This has been a banner week for admissions to hospice care.  One on Monday, one on Tuesday and one on Wednesday...and another possible tomorrow.  When I admit a person to hospice care, it means that they have been told that they have less than 6 months to live with the health problem they have been dealing with.  For some it means they can settle down and just be...stop the fight and turn to living the best way they know how.  Usually it means new medications that they can take as they need and an end to the pain that has been part of their lives since they found out they were sick.

The patient that I admitted earlier in the week has been very sick for a long time...not eating, not doing day to day life and just lying in the bed trying to recover from the chemo side effects that were sapping his energy.  When it was time to see if the chemo was working, the scans showed that it was not...the cancer was still there and bigger than before.  The doctor said those words that no one ever wants to hear..."I think it's time for hospice" and they called me.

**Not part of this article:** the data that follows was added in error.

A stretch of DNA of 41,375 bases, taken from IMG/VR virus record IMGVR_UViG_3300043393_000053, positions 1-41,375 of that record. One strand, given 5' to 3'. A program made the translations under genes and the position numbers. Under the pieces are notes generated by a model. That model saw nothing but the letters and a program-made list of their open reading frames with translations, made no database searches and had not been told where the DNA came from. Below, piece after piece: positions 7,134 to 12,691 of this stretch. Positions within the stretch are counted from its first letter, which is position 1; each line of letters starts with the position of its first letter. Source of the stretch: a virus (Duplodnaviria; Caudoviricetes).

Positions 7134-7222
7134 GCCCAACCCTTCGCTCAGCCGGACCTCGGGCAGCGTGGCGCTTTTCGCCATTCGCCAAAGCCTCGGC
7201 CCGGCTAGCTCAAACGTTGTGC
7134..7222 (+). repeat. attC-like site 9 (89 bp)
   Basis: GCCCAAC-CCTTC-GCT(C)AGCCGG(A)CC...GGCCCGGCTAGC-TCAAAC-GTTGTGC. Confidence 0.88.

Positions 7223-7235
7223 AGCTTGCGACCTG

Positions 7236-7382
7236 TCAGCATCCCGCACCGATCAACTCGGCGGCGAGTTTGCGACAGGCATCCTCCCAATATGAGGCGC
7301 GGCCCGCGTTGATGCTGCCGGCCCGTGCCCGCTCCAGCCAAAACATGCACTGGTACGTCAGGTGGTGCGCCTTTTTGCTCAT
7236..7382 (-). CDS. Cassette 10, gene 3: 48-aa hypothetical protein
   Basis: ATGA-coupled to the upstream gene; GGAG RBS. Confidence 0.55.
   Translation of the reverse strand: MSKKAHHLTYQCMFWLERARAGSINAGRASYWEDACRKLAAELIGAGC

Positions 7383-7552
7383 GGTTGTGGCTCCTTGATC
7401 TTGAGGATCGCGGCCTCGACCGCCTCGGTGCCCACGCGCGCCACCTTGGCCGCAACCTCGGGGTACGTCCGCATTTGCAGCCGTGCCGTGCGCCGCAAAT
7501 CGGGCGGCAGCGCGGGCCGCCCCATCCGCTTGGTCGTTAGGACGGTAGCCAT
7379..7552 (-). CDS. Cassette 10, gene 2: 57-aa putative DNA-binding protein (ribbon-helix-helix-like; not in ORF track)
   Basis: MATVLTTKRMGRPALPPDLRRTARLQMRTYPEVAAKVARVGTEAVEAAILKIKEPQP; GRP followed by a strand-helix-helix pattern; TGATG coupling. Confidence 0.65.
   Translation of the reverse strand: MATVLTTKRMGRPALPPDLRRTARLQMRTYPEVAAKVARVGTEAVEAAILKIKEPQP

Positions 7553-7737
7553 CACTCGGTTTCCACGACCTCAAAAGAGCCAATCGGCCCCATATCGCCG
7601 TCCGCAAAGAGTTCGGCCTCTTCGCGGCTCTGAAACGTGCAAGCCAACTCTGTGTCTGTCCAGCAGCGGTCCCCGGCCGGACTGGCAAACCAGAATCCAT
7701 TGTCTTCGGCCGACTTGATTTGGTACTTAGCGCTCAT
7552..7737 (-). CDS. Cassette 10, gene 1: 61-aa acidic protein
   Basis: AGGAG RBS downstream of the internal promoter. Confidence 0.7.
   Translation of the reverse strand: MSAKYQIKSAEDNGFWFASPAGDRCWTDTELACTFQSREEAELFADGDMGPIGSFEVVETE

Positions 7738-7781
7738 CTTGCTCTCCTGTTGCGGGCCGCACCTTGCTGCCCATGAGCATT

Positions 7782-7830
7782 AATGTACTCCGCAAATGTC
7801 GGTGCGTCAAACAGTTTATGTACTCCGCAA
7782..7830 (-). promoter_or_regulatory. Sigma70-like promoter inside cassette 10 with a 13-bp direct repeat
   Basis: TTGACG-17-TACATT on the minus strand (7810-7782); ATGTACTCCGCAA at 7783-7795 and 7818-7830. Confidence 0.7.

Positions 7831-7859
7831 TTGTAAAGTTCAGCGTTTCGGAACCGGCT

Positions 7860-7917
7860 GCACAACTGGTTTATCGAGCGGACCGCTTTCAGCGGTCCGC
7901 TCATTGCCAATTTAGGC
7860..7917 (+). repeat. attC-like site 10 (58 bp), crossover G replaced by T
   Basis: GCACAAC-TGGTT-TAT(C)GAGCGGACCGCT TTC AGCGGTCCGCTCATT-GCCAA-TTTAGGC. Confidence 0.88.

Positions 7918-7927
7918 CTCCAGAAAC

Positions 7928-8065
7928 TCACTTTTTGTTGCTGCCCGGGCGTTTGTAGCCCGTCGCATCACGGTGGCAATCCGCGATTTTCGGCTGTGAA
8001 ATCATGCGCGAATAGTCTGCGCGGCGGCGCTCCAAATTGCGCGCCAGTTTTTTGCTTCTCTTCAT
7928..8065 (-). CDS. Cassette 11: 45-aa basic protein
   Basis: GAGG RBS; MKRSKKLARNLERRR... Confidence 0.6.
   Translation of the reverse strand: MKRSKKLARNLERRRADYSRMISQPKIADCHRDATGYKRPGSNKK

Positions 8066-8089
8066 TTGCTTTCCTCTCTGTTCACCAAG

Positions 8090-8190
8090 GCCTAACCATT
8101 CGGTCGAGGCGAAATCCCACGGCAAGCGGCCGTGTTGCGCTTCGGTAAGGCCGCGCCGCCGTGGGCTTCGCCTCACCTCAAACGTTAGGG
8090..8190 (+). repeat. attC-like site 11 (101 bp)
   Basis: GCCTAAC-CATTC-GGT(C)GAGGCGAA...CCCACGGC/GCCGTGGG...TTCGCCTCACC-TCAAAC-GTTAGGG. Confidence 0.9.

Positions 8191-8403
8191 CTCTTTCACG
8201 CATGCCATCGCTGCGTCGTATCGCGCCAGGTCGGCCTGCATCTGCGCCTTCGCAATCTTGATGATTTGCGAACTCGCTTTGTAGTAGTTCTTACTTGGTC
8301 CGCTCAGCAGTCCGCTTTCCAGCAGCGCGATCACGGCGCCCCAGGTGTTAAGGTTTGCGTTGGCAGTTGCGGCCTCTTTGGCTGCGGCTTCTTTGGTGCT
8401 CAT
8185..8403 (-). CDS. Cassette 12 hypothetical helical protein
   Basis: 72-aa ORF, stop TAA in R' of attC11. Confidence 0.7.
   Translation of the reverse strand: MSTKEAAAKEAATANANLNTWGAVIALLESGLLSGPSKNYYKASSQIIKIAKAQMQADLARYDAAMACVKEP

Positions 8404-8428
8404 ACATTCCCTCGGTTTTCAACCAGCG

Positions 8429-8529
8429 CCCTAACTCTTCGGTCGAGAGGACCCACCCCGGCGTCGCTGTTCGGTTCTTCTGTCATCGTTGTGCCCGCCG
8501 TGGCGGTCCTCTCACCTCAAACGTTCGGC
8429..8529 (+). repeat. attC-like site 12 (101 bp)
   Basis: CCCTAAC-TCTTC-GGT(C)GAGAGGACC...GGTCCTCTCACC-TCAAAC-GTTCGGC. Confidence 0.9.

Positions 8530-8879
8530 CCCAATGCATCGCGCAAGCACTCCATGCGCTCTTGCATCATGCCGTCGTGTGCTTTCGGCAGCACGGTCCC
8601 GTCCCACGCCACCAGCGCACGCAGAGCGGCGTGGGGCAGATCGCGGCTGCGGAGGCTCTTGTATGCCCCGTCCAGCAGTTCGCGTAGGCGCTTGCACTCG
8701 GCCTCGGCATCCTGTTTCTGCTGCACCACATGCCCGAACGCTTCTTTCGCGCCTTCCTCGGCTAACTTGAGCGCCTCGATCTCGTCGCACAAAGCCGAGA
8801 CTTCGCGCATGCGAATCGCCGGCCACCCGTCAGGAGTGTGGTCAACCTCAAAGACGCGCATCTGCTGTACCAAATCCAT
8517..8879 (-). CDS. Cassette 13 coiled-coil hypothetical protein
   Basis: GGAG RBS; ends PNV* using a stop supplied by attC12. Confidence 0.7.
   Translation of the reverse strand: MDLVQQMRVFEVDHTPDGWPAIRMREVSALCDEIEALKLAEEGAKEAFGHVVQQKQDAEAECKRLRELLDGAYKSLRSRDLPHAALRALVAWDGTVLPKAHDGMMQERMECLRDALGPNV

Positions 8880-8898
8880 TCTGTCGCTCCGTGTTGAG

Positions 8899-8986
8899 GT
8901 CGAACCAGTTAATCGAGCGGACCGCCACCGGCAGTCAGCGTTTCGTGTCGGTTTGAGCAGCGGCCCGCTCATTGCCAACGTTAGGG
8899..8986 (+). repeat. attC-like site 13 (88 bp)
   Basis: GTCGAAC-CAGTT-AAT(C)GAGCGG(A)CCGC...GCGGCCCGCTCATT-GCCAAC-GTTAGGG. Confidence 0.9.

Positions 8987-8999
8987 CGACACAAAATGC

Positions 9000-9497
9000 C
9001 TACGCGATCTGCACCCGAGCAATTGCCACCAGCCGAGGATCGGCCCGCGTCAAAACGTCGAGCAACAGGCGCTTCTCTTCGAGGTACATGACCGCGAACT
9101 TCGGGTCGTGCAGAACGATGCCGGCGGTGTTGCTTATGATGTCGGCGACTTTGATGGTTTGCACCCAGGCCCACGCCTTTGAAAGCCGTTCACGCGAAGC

When I sat at the kitchen table explaining what we do and how we do it, the patient politely excused himself and went to lay down.  He denied pain but the body language and look on his face told me different.  I could tell he was in pain but it was hard to discern where the physical pain ended and the emotional pain started.  It was just easier to lay down and try to sleep.

After he went to bed, the wife and I talked about the family...kids, how many and what the plan is for them to come and see their dad. The wife was hesitant and wanted to make sure the kids didn't have to "see him this way" for very long...how she wanted to shield them from this whole "situation".